A CityÕs Disgrace.

A City’s Disgrace.

A correspondent sends us the following.

“Many cities in Indiana have little to brag of in the way of Fire Department outfits. One large river town in the extreme southern portion of the State, though having a goodly number of apparatuses to run in connection with their ‘Holly’ water works, and a number of brave fellows to man them, the apparatus and houses are a disgrace to the city and an imposition on the men who are compelled to put up with them.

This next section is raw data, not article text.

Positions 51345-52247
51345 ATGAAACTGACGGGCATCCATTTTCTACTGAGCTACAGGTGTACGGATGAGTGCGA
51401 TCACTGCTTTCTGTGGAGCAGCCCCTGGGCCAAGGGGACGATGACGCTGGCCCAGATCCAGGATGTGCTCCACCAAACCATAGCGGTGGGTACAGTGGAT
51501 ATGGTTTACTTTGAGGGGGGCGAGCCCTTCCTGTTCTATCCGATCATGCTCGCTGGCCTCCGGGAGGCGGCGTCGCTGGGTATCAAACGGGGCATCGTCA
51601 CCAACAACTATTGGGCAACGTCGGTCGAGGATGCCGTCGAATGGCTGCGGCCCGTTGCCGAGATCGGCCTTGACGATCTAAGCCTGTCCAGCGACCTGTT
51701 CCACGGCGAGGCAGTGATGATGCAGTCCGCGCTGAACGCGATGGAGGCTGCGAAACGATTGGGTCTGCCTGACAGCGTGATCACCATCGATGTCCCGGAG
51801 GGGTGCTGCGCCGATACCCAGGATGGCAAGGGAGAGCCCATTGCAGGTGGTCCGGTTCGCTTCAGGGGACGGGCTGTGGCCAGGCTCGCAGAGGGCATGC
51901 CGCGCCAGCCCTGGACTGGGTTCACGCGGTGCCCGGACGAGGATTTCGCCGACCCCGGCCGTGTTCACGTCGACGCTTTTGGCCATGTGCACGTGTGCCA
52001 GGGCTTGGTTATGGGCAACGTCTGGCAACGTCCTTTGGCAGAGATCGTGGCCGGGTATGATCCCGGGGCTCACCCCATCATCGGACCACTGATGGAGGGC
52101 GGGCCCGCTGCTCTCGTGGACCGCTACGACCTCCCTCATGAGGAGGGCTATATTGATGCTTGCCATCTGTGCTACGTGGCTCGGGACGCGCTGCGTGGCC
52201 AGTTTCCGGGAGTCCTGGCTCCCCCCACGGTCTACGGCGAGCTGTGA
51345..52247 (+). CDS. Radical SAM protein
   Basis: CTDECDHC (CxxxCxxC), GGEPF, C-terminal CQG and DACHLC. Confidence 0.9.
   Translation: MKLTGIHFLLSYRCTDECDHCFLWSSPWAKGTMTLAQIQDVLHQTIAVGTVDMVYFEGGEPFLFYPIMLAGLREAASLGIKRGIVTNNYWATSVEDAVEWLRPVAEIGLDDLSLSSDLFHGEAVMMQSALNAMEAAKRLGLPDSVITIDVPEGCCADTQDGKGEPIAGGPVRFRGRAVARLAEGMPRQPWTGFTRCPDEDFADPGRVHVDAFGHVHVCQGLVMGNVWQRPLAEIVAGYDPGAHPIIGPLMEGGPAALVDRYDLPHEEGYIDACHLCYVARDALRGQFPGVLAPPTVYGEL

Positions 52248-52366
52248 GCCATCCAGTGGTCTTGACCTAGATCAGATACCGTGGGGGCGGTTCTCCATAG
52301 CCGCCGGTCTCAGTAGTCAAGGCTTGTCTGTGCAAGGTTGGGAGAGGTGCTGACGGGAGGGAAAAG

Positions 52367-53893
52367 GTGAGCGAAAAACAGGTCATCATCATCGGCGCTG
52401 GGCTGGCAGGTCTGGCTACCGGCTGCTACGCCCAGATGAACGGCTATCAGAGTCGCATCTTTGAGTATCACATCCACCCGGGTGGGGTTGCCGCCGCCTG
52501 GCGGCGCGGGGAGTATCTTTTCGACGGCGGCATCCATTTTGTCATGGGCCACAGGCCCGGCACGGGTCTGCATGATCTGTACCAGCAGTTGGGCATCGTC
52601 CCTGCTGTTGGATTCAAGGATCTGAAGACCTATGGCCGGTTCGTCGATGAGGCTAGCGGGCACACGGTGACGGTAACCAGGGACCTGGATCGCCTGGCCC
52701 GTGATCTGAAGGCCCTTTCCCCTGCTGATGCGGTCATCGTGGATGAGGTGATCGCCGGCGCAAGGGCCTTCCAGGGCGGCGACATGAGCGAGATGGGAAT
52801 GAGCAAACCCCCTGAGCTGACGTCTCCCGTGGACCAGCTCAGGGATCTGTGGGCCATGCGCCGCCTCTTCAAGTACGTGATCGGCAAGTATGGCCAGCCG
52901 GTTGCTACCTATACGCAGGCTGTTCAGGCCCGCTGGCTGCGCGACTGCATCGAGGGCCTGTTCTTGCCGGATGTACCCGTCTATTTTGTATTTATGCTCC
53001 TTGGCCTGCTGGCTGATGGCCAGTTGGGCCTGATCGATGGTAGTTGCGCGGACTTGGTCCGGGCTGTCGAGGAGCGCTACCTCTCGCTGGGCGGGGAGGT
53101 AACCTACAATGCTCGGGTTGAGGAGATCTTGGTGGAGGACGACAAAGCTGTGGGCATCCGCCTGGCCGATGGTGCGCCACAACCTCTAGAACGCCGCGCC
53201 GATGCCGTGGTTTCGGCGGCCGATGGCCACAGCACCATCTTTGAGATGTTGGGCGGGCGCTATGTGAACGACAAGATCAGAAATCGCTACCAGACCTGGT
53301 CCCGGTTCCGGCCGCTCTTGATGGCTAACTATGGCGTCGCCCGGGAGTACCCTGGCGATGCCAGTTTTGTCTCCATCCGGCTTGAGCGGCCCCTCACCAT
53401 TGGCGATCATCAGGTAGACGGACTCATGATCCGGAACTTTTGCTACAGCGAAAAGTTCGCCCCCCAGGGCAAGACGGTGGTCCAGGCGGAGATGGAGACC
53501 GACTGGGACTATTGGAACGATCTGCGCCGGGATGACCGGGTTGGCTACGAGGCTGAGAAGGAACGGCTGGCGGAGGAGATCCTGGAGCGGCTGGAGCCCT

Tumble down, crazy looking barns are called fire houses, and antiquatedjlooking hurdy-gurdies on wheels, hose carts or “ spools.” In some instances the larger and centrally located houses have no flooring ; the windows are glazed with sundiy articles of clothing ; the doors keep out the wind and weather if the dirt is high enough under them to form a threshold. The ceilings are frescoed with coal smoke and cobwebs. The bunk rooms arc built over the stalls, midway between the floor and the ceiling, and are large enough for two men ; that is, if they leave their boots outside. An attempt is made to warm these houses with an enormous bituminous coal stove, which might benefit those outside as much those inside the building—if the heat could be forced far enough from it. A visit to one of these houses on a cold night impresses one with the idea that he has struck the town poor farm. Hows of high scented tramps of both sexes will be found camping around the fire on the dirt floor. To occupy a chair or bench in the vicinity would be to be eaten alive by vermin. Certainly a no more active and gentlemanly set of officers and men can be found. The Chief Engineers arc men well versed in their duties ; but what can they or any others do with a mean, penurious, and unappreciative government at their backs ? ”


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